December 6, 2013

Book: The Eagle and The Raven by James Michener

Filed under: Books — Tags: , , , — krishnafromtoronto @ 10:37 am

imageFor Michener, this is a very short book. I did not think he was capable of writing short ones!

But all becomes clear in the introduction, which in itself is interesting. Originally, this story was supposed to be part of another of his regular books (I think it was The Caribbean). He had to cut these out since the other book was too long already and this was a stand alone piece that did not diminish the original story for its removal. When the publishers suggested that the cut out material be expanded a bit and made into its own book, he agreed, and the result of that work is this book. The only thing that was a little bit jarring in the introduction is James Michener’s tone of patting himself in the back for doing great work, generally speaking. True, he does, and is outstanding both in his research and narration, but I have never heard before how publishers think he is great and how his books are such a success and so the tone is very different from the author’s usual style.

Interestingly, there is a book called The Eagle and the Raven by Pauline Gedge, but that is a very different story altogether. Now, on to the story of this book.

The Raven is a man Sam Houston, who deals with the Indians, lived with them, and is so absorbed in their customs that he annoyed the superior officer even though he got results in talks with them. He earned the enmity of the secretary of war John C Calhoun and friendship of General Andrew Jackson and was lifelong foe of Calhoun in politics always.

The Eagle is a Spanish man Santa Anna,  who learnt ruthlessness in the hands of a great warrior from Spain called General Arredondo and treated rebellion as something to be ruthlessly squashed and was not squeamish with burning down whole villages if he suspected that one or two there housed known agitators.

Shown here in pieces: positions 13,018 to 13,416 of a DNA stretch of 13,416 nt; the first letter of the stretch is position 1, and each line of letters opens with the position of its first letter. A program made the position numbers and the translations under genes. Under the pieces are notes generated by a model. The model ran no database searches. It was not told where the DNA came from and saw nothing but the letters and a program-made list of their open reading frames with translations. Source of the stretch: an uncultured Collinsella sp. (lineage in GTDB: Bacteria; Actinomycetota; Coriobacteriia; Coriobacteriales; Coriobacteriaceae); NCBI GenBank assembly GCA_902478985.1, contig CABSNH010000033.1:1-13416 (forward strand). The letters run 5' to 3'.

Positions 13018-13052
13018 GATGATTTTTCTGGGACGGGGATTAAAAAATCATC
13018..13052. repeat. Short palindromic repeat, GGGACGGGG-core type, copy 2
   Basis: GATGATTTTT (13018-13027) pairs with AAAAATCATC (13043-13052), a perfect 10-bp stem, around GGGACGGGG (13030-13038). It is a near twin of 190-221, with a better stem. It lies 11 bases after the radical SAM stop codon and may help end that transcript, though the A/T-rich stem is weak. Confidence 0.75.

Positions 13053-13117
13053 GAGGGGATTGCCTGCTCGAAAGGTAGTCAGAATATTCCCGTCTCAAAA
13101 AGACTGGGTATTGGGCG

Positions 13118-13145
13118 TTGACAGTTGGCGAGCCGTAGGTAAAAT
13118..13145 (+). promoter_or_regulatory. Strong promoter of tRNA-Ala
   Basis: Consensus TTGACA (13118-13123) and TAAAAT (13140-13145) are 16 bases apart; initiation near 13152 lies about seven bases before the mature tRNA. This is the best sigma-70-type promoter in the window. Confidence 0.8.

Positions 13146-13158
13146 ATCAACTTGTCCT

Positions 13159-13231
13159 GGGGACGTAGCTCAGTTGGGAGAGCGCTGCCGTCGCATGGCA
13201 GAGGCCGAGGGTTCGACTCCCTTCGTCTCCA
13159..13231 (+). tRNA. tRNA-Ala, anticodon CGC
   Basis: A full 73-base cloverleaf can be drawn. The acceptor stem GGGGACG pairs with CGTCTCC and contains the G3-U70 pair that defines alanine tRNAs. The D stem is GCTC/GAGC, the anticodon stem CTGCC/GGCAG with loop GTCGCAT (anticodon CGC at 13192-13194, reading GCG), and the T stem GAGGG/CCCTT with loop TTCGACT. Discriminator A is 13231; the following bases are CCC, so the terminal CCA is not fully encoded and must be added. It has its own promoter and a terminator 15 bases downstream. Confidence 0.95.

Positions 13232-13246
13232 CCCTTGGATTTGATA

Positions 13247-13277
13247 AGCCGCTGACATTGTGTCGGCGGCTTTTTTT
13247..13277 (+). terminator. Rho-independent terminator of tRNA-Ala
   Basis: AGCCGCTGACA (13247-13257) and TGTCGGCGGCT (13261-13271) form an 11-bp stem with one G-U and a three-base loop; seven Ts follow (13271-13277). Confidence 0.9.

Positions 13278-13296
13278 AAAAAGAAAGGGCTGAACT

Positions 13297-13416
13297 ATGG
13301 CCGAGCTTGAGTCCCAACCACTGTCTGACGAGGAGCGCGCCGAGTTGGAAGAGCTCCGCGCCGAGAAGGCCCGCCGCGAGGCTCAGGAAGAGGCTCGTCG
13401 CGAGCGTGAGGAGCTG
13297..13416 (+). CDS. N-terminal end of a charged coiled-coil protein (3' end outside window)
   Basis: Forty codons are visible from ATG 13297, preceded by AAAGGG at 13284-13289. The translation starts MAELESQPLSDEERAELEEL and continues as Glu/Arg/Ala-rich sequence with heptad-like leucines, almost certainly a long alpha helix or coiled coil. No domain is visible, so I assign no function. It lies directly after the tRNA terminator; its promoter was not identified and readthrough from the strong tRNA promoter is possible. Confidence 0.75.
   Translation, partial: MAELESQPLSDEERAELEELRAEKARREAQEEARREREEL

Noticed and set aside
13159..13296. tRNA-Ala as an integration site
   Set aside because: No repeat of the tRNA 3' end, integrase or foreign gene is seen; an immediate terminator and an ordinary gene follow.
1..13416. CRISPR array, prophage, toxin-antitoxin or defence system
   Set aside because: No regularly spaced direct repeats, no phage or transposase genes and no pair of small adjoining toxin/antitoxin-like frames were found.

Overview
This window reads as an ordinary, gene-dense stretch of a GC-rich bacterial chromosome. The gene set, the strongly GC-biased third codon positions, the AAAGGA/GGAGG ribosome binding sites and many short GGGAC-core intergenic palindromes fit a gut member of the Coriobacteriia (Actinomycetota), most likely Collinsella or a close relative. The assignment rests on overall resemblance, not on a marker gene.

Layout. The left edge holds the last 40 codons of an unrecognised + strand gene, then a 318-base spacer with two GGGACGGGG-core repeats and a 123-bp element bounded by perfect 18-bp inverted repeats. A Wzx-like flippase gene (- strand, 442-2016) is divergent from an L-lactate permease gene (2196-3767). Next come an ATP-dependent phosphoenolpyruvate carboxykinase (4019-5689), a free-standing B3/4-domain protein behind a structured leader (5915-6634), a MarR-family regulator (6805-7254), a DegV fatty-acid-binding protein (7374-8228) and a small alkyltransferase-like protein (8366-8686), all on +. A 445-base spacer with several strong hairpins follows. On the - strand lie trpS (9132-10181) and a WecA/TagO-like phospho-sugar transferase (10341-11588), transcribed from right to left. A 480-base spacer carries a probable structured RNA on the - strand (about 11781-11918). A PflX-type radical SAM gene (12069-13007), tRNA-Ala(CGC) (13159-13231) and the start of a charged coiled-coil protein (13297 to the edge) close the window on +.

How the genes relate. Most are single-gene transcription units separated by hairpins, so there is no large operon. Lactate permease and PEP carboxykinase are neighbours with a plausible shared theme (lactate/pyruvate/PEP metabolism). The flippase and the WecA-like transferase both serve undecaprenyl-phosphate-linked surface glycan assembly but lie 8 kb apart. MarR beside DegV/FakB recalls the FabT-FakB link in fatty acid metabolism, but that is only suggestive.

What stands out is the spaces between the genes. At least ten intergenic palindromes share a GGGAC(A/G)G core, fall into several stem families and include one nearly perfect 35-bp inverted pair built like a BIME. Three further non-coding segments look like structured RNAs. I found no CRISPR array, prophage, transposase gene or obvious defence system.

He does not hesitate to join the rebels, support “Emperor” Iturbide, and join the Republican side and see the “emperor” slain, later. Then he becomes ‘a shining beacon for democracy, liberal views, and state emancipation’! A political chameleon, who will change sides depending not on ideology but which side is on the ascendancy at any particular moment.


He walked in and out of presidency 11 times at whim, supporting emperors, turning against them, supporting democracy, turning against that system, and so on.

When he lost his leg, he had it buried with state honours of a national hero – and this,  many years after he lost it in a battle. Was sent in disgrace to exile and died in penury, an old man, with a remarkably loyal younger wife.


Earlier, the two meet (as destined to, which is the main crux of the story) in a battle in Texas where Sam not only defeats but also captures Santa Anna. He became very famous after the victory and and released him later. He then rose rapidly in politics and  became a president of Texas. After Texas became part of USA, he became a senator and, later, its governor.


Exiled himself when Texas chose the Confederacy and lived quietly with his second wife.


Not bad. The style of our man Michener is all there. The narrative excellence is there. Just the volume is missing. A good story.


I will award this 6/10


–          – Krishna


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